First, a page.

The War on Drugs is losing, and pot is winning. And people who use medical marijuana have won the right to choose the treatment option in all of Canada, most of Western Europe, and half of the United States. Innovation in its safe, legal use heralds a new age with refined strains, delivery methods and —according to those who swear by it — more relief than ever before. Following we bring you up to speed on medibles, vaping, growing facilities, what strains are thought to be better for pain relief, and which are thought to loosen up those spasms.
Advice from the Doctor
Gary Witman, M.D., was head of emergency care at a Massachusetts hospital when in a cruel role reversal he was ambulanced to the ER of a Rhode Island hospital. He had been enjoying a summer day wading in the ocean when a rogue wave knocked him down and flipped him on his head. He fractured several upper vertebrae and injured his spinal cord at C3-4, leaving him paralyzed below the chest and with limited use of his hands.
Witman recounts this story from six years ago while seated in his power chair. He speaks eloquently and deliberately, as might a doctor sharing an unwelcomed diagnosis with his ailing patient, except that he is the patient about whom he speaks. “At the time of my injury,” he says, “I was immediately fired.” So he took fate into his own hands.
For the next five years, Witman sought but was unable to obtain employment, not even with the VA. Everyone told him he was eminently qualified but too disabled. Finally, a year ago he secured a full-time position with Canna Care Docs. He treats Massachusetts and Rhode Island residents to evaluate whether their conditions might qualify them for state permits to medicate with cannabis. If so, he advises dosage and usage. He dismisses the honorific (or onerous) nickname “pot doc.” Anyhow, no one has ever called him that. He counters, “It is my belief that to appropriately recommend this medicine requires a physician who specializes in either pharmacology or internal medicine, and who understands the risks as well as the benefits.”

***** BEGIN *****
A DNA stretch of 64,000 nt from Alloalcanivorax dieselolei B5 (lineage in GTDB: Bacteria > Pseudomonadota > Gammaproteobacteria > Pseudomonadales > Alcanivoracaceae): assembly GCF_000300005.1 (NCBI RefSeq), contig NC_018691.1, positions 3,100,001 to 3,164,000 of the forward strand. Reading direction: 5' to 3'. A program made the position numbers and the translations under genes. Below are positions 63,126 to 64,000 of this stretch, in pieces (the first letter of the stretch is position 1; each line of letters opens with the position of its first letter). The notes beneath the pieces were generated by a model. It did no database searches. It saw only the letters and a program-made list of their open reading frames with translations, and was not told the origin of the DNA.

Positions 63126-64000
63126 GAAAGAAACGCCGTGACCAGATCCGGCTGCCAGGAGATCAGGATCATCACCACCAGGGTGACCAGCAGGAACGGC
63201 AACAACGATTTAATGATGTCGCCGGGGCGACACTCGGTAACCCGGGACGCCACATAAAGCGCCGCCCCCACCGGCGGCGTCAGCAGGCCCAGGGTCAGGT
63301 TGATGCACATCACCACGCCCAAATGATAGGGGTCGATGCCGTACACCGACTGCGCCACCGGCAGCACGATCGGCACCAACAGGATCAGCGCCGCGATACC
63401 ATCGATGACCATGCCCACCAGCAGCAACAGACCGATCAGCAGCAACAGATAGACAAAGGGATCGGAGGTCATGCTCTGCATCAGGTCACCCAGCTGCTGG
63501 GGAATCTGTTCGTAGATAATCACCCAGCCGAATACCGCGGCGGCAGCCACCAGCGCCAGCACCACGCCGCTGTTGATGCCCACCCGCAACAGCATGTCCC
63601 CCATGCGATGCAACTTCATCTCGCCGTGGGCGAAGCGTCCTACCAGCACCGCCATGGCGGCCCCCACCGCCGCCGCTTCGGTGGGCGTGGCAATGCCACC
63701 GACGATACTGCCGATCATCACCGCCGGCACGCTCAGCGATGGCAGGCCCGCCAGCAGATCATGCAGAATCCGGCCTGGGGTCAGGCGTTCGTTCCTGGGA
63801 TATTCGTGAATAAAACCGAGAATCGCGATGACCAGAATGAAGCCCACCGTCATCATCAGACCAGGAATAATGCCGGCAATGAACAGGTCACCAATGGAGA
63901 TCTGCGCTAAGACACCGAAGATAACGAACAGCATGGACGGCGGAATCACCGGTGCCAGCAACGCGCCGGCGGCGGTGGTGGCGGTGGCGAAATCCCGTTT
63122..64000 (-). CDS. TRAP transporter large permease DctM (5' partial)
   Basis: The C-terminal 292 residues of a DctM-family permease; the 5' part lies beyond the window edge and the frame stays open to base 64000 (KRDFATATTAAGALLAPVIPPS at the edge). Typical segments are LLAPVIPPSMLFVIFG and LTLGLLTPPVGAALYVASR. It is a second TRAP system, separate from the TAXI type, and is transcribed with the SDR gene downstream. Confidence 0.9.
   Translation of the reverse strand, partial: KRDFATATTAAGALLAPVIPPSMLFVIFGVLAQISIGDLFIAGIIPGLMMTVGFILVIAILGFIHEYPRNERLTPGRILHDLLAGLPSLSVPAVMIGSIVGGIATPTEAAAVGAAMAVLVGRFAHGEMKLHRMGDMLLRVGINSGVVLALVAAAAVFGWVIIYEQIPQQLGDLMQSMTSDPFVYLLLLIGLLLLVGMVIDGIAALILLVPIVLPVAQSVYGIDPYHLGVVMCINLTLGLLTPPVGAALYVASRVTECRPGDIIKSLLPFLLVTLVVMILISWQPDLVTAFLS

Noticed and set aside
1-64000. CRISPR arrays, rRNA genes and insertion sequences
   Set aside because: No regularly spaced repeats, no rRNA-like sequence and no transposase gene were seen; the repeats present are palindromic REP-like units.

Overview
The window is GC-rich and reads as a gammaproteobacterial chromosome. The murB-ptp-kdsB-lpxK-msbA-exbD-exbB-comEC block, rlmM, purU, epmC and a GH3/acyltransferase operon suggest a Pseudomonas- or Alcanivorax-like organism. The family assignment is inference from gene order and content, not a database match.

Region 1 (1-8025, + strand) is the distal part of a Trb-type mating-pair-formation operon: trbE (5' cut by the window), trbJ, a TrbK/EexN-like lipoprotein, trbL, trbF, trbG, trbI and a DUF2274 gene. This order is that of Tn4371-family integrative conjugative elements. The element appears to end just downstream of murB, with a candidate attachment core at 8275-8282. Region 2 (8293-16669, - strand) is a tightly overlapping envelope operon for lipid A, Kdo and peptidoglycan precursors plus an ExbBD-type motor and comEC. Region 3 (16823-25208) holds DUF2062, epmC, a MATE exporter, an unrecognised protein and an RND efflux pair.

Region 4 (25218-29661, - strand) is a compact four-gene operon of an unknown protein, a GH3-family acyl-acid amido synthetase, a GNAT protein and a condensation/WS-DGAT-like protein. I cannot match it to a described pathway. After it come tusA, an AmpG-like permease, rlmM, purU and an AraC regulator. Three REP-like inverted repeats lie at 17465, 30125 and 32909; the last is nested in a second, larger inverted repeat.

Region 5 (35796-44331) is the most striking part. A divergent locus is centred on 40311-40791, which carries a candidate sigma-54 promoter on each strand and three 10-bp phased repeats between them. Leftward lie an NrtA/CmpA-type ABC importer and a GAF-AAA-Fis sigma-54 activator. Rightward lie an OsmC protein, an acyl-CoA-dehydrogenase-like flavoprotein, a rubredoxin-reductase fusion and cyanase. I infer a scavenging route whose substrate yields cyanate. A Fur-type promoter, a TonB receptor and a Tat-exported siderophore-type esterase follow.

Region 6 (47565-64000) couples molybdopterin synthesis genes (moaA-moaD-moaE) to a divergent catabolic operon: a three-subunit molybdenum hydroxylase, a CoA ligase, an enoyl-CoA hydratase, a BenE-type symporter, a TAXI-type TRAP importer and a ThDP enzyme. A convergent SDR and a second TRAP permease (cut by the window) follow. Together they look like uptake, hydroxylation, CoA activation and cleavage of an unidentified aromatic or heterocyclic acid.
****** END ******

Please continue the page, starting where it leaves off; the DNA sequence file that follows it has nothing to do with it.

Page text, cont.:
About cannabis’ benefits, he says, “I have not found anything superior for the treatment of either pain or neuropathy, and it is far superior to the utilization of narcotics.” While more than a thousand strains of cannabis have been cultivated, the six dispensaries in Massachusetts currently offer hardly more than 33. Among those, Witman recommends two specific strains that most effectively alleviate spasms, Purple Haze and Sour Diesel (more about Sour Diesel later). “Most people get the greatest benefit for spasms from CBDs.” And those two strains have the highest ratios of CBD. He adds, “My patients are not looking for THC.” (See “The ABCs of THC and CBD”, below.)
Witman’s recommended modes of delivery are marijuana edibles (medibles) and vaping, but not smoking. “I do not believe that there is any indication for smoking.” He says that vaping releases all the medicinal cannabinoid compounds at below 400 degrees F (204 C), whereas smoking above that threshold produces tar and ash, both proven carcinogens.
Eight percent of the people he sees have SCI and 4 percent have MS. While everyone responds differently, Witman does outline one generalized protocol for those with MS or SCI. “I recommend they use a vaporized sativa strain, two to three puffs, to be administered every three to four hours, during the day. Nighttime, edibles are to be administered one hour prior to sleep, to take as required to get seven hours of continuous sleep.”
He voices concerns about legalizing recreational pot because that might lead to increased risk of cancer for those who smoke tobacco and to more traffic accidents by those who mix pot with alcohol. Further, the purity and potency of medical cannabis might be compromised if growers redirect their efforts to the recreational market by growing strains with higher THC. That in turn might detract from cannabis being taken seriously as a pharmaceutical agent.
Had he ever used marijuana recreationally as a youth? He answers frankly, “I certainly have.” Oddly enough, he does not presently use cannabis because he says he has none of the indications which cannabis might medicate. He leaves his spasms untreated. And with no sensation below the chest, his pains from spasms go unnoticed.